# UNICHAR

In this comprehensive guide, we will explore the UNICHAR formula in Excel. The UNICHAR formula is a useful function that allows you to return a Unicode character based on a given numeric value. This can be particularly helpful when working with special characters, symbols, or non-English text. We will cover the syntax of the formula, provide examples, share tips and tricks, discuss common mistakes, troubleshoot issues, and explore related formulae.

## UNICHAR Syntax

The syntax for the UNICHAR formula in Excel is quite simple:

=UNICHAR(number)

Where number is the Unicode value of the character you want to return. The Unicode value is an integer between 0 and 65535, representing a specific character in the Unicode character set.

## UNICHAR Examples

Let’s look at some examples of how to use the UNICHAR formula in Excel:

Example 1: To return the copyright symbol (�), you can use the following formula:

=UNICHAR(169)

This will return the copyright symbol, as the Unicode value for this character is 169.

Example 2: To return the Greek letter alpha (), you can use the following formula:

=UNICHAR(945)

This will return the Greek letter alpha, as the Unicode value for this character is 945.

Example 3: To return the smiley face emoji (), you can use the following formula:

=UNICHAR(9786)

This will return the smiley face emoji, as the Unicode value for this character is 9786.

## UNICHAR Tips & Tricks

Here are some tips and tricks to help you get the most out of the UNICHAR formula in Excel:

Tip 1: You can use the UNICHAR formula in combination with other Excel functions to create more complex formulas. For example, you can use the CONCATENATE function to combine Unicode characters with other text:

=CONCATENATE(“The copyright symbol is: “, UNICHAR(169))

This formula will return the text “The copyright symbol is: �”.

Tip 2: If you need to find the Unicode value of a specific character, you can use the UNICODE function in Excel:

=UNICODE(“A”)

This formula will return the Unicode value of the character “A”, which is 65.

## Common Mistakes When Using UNICHAR

There are a few common mistakes that users may encounter when using the UNICHAR formula in Excel:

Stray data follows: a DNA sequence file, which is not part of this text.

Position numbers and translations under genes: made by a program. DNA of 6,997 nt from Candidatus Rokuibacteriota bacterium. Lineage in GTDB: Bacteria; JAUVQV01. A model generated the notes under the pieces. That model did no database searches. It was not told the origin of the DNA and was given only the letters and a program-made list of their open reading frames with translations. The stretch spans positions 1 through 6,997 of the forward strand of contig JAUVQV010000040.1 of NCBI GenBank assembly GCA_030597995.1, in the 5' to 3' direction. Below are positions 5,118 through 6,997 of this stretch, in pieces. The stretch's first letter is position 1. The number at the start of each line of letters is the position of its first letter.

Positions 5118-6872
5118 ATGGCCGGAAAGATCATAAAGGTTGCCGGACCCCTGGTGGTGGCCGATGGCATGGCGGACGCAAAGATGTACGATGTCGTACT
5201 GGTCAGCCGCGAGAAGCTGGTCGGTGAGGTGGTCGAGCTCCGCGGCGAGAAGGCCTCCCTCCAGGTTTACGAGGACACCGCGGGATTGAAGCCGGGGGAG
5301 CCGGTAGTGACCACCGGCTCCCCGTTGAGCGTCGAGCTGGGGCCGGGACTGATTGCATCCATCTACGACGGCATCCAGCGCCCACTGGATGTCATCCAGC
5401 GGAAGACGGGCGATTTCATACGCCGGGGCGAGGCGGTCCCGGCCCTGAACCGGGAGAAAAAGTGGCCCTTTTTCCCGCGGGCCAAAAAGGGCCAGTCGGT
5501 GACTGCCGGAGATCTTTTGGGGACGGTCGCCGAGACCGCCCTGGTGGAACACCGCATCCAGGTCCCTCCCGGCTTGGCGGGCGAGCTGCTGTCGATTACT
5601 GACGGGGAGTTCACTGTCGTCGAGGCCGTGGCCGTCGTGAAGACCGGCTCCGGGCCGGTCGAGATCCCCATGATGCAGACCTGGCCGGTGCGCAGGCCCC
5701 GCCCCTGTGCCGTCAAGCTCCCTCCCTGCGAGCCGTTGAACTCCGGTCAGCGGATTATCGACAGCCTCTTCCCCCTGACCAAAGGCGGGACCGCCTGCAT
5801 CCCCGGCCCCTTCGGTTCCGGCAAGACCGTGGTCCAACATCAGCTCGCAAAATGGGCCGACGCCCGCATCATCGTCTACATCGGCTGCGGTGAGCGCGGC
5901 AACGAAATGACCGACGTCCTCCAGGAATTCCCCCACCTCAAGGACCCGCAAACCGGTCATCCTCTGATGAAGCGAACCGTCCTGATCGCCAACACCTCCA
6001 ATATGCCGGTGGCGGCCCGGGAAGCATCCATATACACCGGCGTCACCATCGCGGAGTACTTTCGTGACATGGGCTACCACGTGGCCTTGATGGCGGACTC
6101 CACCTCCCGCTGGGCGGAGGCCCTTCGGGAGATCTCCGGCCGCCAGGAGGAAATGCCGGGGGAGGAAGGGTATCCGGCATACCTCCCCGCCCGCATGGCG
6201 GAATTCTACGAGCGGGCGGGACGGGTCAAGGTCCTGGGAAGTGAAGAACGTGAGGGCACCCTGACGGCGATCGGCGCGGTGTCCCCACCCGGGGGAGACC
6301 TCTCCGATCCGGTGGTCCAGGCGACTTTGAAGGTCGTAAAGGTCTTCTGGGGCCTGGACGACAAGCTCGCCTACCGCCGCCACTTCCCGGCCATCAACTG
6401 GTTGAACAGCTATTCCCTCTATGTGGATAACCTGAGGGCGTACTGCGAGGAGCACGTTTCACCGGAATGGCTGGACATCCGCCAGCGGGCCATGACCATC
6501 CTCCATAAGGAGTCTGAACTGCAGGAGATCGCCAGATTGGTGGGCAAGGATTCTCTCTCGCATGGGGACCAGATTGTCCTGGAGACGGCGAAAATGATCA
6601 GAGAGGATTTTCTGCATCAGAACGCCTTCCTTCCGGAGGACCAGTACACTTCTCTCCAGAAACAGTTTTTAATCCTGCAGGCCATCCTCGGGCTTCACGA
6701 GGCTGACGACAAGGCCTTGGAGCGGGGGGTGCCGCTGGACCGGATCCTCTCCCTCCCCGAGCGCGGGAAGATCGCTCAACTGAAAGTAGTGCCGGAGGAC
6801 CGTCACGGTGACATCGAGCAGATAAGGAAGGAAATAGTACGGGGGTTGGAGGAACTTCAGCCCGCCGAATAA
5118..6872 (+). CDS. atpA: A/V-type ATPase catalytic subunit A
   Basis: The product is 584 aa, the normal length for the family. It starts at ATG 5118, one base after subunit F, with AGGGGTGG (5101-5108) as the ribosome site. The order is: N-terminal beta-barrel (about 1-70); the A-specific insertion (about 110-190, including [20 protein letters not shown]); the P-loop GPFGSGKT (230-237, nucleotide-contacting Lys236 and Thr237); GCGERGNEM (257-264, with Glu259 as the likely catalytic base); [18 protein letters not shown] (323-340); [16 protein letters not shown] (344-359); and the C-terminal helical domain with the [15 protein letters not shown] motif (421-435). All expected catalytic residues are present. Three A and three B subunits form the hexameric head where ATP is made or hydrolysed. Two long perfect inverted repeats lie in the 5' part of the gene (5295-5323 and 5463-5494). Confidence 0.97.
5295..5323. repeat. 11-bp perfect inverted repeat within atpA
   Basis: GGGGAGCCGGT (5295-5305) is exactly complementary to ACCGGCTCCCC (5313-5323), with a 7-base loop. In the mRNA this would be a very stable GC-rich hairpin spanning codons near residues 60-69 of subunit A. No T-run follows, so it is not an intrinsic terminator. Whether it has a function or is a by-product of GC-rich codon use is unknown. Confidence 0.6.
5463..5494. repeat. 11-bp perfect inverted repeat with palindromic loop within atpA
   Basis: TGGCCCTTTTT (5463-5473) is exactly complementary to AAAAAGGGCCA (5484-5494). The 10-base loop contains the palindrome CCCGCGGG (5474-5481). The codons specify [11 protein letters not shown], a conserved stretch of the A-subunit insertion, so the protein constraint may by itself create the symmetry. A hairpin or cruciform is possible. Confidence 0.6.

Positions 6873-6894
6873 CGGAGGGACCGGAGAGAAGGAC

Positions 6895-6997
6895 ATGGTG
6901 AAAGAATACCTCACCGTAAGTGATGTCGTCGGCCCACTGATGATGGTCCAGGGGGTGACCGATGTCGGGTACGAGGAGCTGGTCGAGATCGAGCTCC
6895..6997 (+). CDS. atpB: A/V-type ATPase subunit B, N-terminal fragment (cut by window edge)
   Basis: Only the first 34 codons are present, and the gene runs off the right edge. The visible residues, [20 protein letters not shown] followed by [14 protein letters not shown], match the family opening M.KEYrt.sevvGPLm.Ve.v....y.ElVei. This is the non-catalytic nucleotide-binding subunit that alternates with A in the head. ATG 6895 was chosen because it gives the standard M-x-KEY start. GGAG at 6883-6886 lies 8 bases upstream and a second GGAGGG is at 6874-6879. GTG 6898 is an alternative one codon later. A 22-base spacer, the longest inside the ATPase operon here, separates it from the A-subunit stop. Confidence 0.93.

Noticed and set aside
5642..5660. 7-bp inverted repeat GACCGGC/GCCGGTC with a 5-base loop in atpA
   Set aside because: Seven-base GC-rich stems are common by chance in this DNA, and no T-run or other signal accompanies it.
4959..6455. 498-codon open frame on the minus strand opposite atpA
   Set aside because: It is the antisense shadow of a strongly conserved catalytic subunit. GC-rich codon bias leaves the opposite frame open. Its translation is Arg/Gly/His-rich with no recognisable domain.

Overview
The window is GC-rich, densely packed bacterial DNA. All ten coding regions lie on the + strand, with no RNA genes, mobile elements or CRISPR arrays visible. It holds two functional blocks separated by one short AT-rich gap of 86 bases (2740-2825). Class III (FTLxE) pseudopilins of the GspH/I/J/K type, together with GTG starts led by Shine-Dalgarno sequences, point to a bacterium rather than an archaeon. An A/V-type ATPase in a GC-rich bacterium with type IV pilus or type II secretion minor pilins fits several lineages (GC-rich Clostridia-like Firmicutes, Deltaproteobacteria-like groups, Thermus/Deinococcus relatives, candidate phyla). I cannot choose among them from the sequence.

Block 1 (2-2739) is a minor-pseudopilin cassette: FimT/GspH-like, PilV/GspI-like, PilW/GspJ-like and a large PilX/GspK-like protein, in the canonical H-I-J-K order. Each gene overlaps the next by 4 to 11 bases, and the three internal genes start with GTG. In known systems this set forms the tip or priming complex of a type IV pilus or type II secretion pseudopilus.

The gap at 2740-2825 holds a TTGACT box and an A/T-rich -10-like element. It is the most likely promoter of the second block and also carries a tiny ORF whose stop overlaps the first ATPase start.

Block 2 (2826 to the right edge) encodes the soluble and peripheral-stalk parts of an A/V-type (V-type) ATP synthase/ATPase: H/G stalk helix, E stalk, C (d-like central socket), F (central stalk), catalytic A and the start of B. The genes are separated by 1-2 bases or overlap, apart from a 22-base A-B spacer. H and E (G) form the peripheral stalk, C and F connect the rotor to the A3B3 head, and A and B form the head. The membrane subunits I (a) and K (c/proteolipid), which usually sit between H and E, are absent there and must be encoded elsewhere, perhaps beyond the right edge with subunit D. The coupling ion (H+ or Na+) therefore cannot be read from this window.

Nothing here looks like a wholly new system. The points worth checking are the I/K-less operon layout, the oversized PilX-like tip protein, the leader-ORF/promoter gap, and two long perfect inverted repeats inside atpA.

Mistake 1: Using an invalid Unicode value. The Unicode value must be an integer between 0 and 65535. If you use a value outside of this range, the formula will return an error.

Mistake 2: Forgetting to use the correct syntax. Make sure to include the equal sign (=) before the formula and the parentheses around the Unicode value.

## Why Isn’t My UNICHAR Working?

If your UNICHAR formula isn’t working, there are a few possible reasons:

Reason 1: You may be using an invalid Unicode value. Ensure that the value you are using is an integer between 0 and 65535.

Reason 2: There may be an issue with the syntax of your formula. Double-check that you have included the equal sign (=) and the parentheses around the Unicode value.

Reason 3: The character you are trying to return may not be supported by the font you are using in Excel. Try changing the font to a Unicode-compatible font, such as Arial Unicode MS or Segoe UI Symbol.

## UNICHAR: Related Formulae

Here are some related formulae that you may find useful when working with the UNICHAR formula in Excel:

1. UNICODE: This formula returns the Unicode value of a specific character. It is the inverse of the UNICHAR formula.

2. CHAR: This formula returns a character based on an ASCII value. It is similar to the UNICHAR formula but works with the ASCII character set instead of the Unicode character set.

3. CODE: This formula returns the ASCII value of a specific character. It is the inverse of the CHAR formula.

4. CONCATENATE: This formula allows you to combine multiple text strings or characters, including those returned by the UNICHAR formula.

5. LEFT, MID, RIGHT: These formulae allow you to extract specific characters from a text string, which can be useful when working with Unicode characters.

In conclusion, the UNICHAR formula in Excel is a powerful tool for working with Unicode characters. By understanding its syntax, using it in combination with other functions, and avoiding common mistakes, you can unlock its full potential and enhance your Excel skills.

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